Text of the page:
One hundred years ago today, the Humboldt Times reported that the 11-mile road from Orick to Orleans was due to open on May 1, 1922.
The newspaper said: “The new road is considered one of the best for heavy travel in the county.”
The road — which cost about $28,000 to build and cover with a heavy layer of rock — passed by the Sherman Lyons Ranch and went all the way to the Tomlinson Ranch in Orleans.
Much more was happening that week in 1922 as well. For example, on April 28 of that year, the Humboldt Times published an article stating that the Upper Mattole area of Humboldt County was expecting “a record spring potato crop”.
The newspaper continues: “Farmers in this section are (also) busy preparing the sowing of maize, while there is still wheat to be sown. The overall harvest outlook promises to be one of the best in county history. »
Despite two or three recent frosts, the Humboldt Times said that “no fruit would have suffered and a large harvest of apples is expected from local growers”.
The same day, The Humboldt Times reported that The Kandy Kitchen at 531 Fifth St. in Eureka had changed hands. The new owner was Frank Brennan and the manager of the confectionery would be JE Williams, a well-known representative of the Eng-Skell Co. of San Francisco. Albert Higures – who worked in some of San Francisco’s top confectioneries – was chosen to be The Kandy Kitchen’s main candy maker.
On April 29, 1922, the Humboldt Times reported that private detectives Clarence Stitt and Charles Hendricks were “attacked by a furious mob numbering over 100, armed with clubs, shotguns and knives, as they sought to obtain evidence against alleged violators of the Prohibition Act in Wildwood (Rio Dell).
The investigators were both seriously injured and “were only saved from certain death by Dry County Officers William McKay, AP Cheetham and Stephen Hash, who came to their aid and dispersed the crowd with revolvers drawn,” the newspaper said.
Stitt and Hendricks were rushed to Sequoia Hospital, the newspaper said, and treated by Dr. Carl Wallace, who said he believed the men would recover in time.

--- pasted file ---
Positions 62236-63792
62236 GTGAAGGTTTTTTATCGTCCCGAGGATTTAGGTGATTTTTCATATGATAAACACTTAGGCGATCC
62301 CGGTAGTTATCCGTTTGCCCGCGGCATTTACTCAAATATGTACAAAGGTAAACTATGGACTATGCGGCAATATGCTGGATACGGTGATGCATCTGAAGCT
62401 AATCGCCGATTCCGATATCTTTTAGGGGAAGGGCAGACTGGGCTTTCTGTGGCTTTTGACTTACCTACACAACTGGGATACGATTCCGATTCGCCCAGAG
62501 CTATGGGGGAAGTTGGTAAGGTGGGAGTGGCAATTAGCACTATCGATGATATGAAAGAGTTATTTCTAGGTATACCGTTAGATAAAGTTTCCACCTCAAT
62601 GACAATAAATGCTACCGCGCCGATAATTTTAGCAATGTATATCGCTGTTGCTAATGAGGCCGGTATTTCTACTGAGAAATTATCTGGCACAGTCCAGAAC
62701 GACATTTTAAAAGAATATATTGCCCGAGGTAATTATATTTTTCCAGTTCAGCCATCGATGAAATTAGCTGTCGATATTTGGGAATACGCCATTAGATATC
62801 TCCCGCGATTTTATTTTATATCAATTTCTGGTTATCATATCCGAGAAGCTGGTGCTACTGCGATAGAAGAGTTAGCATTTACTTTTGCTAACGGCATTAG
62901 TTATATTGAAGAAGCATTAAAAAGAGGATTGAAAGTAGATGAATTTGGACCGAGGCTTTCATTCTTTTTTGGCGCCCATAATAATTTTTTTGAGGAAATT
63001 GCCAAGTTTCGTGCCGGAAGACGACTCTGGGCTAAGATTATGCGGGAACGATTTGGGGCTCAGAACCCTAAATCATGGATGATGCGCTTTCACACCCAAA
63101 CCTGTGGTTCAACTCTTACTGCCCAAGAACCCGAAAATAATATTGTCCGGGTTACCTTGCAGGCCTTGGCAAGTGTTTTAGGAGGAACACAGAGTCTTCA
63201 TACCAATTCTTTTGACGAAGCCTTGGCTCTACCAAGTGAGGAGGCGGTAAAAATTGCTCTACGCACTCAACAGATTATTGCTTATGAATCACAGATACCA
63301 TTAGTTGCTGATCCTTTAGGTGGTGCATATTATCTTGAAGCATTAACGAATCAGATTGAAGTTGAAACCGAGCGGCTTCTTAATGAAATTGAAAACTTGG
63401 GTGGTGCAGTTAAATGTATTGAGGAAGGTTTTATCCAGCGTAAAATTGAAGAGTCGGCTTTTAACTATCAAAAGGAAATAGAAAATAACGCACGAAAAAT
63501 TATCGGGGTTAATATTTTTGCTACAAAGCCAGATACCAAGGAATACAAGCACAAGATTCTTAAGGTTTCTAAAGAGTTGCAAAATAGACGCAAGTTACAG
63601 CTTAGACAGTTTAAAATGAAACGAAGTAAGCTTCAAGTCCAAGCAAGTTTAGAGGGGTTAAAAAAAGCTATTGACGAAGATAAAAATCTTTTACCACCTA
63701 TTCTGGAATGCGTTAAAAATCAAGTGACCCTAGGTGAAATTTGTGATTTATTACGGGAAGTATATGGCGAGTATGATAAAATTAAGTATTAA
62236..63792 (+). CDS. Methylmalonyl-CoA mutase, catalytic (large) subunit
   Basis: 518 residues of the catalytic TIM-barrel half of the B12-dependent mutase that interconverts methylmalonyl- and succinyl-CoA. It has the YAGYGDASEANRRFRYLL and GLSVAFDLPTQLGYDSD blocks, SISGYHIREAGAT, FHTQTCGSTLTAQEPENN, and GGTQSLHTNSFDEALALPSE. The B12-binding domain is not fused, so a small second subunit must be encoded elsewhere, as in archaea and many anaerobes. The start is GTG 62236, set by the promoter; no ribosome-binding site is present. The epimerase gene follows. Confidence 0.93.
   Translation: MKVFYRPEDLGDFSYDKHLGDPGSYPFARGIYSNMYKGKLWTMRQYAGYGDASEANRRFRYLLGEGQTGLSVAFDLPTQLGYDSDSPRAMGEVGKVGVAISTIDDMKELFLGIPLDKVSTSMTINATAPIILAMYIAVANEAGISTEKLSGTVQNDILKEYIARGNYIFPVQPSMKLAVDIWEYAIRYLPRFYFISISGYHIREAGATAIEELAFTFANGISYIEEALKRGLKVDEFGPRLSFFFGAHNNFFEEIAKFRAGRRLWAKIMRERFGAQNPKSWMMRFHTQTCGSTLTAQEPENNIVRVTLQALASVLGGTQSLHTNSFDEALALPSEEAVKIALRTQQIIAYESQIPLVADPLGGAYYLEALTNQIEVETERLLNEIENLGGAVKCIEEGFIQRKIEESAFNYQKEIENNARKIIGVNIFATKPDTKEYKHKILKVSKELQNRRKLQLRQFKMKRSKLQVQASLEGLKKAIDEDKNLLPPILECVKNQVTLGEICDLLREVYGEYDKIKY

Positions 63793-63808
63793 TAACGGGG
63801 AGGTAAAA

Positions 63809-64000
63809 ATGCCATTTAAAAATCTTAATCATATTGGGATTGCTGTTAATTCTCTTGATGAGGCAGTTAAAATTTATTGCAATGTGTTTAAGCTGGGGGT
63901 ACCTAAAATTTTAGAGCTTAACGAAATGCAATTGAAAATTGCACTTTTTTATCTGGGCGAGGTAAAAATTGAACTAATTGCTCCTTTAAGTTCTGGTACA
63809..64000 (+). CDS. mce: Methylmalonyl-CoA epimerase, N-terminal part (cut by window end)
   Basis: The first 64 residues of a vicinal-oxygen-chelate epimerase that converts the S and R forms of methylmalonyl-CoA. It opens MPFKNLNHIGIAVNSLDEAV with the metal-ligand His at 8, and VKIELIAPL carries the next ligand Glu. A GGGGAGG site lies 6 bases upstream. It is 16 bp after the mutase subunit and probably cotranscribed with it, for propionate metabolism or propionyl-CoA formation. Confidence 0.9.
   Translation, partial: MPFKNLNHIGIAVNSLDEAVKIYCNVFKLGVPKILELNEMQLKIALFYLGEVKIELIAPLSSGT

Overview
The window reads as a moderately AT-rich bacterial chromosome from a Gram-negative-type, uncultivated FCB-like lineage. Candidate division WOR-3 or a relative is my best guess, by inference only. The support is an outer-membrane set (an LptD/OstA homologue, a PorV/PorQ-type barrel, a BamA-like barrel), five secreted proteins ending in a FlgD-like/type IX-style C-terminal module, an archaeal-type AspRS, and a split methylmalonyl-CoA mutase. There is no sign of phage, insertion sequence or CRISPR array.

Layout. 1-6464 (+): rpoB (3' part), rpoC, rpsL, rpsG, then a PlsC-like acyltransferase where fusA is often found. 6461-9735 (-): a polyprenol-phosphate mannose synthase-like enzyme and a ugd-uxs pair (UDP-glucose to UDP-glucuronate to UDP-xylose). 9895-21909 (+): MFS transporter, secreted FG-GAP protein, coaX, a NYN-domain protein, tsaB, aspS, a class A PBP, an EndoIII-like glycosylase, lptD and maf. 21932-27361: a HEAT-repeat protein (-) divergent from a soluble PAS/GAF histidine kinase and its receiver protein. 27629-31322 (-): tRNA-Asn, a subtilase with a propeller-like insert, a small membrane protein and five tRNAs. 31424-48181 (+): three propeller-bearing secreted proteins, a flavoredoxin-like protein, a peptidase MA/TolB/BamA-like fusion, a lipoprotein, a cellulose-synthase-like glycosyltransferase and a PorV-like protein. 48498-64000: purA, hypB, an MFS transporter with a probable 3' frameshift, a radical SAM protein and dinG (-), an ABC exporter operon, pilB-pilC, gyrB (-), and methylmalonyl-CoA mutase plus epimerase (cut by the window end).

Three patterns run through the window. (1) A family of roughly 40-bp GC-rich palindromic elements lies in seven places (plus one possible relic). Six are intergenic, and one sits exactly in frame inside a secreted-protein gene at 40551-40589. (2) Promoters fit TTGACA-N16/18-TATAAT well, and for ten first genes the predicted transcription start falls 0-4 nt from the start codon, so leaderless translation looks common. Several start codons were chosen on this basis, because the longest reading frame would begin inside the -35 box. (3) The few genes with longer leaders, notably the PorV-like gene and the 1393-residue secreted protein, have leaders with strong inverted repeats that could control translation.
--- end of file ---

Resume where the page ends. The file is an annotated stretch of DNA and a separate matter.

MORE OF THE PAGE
The fishing season opened on May 1, 1922, “with indications of one of the best seasons in Humboldt County history,” the Humboldt Times reported.
The newspaper reports that ‘good fishing is sought in most nearby streams, with bait fishing leading for the first few weeks, although good fly fishing is available mid-month. … The best fishing will be in the smaller streams as they clear up much faster than the larger ones and a few warm days are expected to see the popular trout bubbling in the surrounding streams.
On May 3, 1922, the Humboldt Times announced that Dorothy Timmons would soon be opening a “lady’s specialty shop” in conjunction with the Vance beauty salon in the Vance Hotel building at Second and G streets.
“As well as sourcing exclusive designs from Eastern markets, Mrs. Timmons arranged to import choice Irish lace, exquisite needlework and real linens,” the newspaper noted.
He added, “When completed, the store will be on par with the best-equipped exclusive women’s establishments maintained in major cities.”
The locals were very excited when the “Wildflower Show” opened on May 4, 1922, and was presented by the Eureka High School Biology Department.
The exhibition was under the direction of Constance Reston, head of the EHS biology program. She was assisted by Mrs. W. Kildale, who arranged most of the floral arrangements.
The show was also to feature “an elaborate program consisting of many musical numbers”, according to the Humboldt Times.
Heather Shelton can be reached at [email protected]